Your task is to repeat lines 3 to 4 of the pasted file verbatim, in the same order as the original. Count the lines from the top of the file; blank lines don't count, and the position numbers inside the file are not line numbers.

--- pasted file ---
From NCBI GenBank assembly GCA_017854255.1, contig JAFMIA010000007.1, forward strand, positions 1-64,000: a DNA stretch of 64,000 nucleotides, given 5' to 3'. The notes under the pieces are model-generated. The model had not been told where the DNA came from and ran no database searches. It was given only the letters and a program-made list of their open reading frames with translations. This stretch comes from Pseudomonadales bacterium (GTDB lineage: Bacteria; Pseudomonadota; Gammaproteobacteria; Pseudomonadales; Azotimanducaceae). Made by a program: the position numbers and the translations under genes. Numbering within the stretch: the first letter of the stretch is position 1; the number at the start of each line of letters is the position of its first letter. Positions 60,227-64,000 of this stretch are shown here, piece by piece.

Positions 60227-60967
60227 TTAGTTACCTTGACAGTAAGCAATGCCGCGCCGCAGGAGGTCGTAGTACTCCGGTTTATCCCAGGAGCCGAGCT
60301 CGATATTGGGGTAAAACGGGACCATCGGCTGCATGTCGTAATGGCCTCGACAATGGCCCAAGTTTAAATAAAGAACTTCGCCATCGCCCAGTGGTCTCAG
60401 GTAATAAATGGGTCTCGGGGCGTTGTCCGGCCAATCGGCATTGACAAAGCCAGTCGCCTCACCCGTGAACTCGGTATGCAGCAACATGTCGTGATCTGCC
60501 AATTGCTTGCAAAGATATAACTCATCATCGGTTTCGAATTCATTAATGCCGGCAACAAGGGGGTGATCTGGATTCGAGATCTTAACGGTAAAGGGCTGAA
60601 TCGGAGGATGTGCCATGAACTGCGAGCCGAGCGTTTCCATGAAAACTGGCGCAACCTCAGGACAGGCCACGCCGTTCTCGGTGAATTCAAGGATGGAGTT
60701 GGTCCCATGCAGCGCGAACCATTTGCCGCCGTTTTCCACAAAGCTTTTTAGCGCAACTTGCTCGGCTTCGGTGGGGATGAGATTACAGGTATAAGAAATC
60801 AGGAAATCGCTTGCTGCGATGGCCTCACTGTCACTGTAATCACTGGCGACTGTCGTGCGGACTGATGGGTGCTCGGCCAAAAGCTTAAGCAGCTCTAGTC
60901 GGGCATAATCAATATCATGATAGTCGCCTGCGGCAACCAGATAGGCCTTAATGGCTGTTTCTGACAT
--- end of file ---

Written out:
60227 TTAGTTACCTTGACAGTAAGCAATGCCGCGCCGCAGGAGGTCGTAGTACTCCGGTTTATCCCAGGAGCCGAGCT
60301 CGATATTGGGGTAAAACGGGACCATCGGCTGCATGTCGTAATGGCCTCGACAATGGCCCAAGTTTAAATAAAGAACTTCGCCATCGCCCAGTGGTCTCAG